Aside from their presumed interest in The Beacon, we can make several more guesses about this sample group: Since they cared enough to spend time on a questionnaire of no direct benefit to them, they’re either conscientious or eager to vent (or procrastinate). Also, they use their SMCC email, which could mean they included a disproportionate number of faculty, staff and high-performing students.
The first question of the survey asked, “Before this survey, did you know about The Beacon?” About 12 percent said they did not.
The next question asked respondents’ connection to SMCC: student, faculty, employee or other. As expected, faculty were overrepresented: 28 faculty members responded, making up about 22 percent of the 129-person core sample. It’s worth noting, though, that an equal number of non-faculty employees also responded. Aside from two individuals who selected “Other,” the remaining 69 respondents were students.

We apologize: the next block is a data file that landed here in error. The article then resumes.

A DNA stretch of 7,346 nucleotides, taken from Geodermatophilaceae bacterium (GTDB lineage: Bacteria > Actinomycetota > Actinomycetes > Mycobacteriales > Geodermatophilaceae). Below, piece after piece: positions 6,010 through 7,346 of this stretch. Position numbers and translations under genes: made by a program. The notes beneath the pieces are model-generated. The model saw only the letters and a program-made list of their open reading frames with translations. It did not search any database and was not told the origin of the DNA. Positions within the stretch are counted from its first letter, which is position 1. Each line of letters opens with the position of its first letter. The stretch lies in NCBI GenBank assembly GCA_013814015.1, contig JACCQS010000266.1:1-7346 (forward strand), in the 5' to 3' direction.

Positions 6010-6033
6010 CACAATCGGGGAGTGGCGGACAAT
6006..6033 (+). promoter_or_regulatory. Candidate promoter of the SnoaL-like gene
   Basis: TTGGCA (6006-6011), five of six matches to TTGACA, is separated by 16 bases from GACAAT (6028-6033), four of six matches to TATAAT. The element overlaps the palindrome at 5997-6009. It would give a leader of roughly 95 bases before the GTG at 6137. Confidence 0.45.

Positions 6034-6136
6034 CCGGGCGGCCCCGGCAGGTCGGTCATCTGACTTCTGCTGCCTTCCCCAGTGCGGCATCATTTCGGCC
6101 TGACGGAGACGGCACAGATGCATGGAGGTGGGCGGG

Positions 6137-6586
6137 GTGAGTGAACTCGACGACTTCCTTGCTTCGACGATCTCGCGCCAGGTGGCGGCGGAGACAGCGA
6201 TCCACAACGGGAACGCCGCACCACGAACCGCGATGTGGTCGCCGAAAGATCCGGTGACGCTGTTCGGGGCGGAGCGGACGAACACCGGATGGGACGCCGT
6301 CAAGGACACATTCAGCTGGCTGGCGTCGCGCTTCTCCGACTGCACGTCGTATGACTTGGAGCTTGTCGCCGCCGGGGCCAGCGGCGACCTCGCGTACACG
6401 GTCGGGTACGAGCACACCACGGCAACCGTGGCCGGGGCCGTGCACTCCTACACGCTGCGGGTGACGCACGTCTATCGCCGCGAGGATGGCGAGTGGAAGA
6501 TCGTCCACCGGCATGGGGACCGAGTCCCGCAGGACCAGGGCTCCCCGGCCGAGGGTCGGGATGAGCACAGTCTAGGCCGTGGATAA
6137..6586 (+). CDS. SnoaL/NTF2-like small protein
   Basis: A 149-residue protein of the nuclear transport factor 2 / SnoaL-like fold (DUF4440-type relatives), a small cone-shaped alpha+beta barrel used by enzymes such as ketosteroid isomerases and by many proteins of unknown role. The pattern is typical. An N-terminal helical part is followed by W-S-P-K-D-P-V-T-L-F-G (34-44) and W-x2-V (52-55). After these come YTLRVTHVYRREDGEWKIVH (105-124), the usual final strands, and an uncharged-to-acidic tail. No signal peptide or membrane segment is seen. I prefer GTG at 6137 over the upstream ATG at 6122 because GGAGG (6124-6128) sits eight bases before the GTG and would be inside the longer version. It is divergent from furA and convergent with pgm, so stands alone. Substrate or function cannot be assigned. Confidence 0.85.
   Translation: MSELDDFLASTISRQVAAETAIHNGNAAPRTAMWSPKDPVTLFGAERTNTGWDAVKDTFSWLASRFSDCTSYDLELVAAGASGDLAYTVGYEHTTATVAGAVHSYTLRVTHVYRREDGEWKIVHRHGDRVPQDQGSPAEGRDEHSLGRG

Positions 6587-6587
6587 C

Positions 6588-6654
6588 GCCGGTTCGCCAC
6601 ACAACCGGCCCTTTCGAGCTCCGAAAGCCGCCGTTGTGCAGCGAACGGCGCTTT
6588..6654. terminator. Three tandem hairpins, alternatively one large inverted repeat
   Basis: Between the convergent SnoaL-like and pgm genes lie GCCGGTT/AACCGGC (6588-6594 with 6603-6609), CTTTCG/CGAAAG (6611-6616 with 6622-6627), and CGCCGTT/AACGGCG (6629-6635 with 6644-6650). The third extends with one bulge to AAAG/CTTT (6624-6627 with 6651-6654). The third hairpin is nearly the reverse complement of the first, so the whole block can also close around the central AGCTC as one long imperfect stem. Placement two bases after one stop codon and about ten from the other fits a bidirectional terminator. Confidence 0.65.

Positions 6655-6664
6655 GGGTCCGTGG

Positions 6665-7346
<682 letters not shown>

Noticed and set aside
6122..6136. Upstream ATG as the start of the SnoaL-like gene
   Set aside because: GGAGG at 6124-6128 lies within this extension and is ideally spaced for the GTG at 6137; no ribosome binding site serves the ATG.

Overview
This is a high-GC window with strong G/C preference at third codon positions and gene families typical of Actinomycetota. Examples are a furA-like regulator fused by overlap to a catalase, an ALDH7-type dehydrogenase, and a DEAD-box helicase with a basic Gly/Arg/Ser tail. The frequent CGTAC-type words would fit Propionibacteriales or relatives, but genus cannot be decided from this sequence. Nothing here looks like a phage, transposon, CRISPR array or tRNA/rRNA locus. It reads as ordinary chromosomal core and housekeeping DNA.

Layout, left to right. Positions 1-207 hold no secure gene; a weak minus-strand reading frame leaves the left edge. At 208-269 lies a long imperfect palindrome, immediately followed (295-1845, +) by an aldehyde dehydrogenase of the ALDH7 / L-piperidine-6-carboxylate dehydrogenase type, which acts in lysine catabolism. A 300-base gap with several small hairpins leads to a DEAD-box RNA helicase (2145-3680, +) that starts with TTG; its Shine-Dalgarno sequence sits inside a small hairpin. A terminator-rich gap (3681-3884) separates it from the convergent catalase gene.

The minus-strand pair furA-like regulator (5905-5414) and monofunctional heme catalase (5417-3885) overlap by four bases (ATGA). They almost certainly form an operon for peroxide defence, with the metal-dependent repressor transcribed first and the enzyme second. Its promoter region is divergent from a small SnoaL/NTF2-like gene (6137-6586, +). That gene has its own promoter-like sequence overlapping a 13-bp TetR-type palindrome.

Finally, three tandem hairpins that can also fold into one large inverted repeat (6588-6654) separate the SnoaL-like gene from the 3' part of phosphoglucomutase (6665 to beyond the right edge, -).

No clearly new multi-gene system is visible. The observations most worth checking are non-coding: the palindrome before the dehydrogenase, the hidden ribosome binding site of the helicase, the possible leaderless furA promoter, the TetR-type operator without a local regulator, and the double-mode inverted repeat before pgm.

The most common age groups were 18–22 and 58–62, into which 31 respondents and 20 respondents fell, respectively. The age distribution clustered around these groups and sagged in the middle, with only three respondents between ages 43 and 47. This tells us something important: We’ve got a generation gap. It appears that two discrete, very different populations — with different outlooks, life experiences and tastes — together make up the bulk of our readership.
The survey sorted responses in one other main way: It asked how often respondents read The Beacon. Based on their reply, each respondent was assigned to either the “Infrequent reader” or “Frequent reader” category. The groups were similar in size: 69 frequent readers and 60 infrequent readers.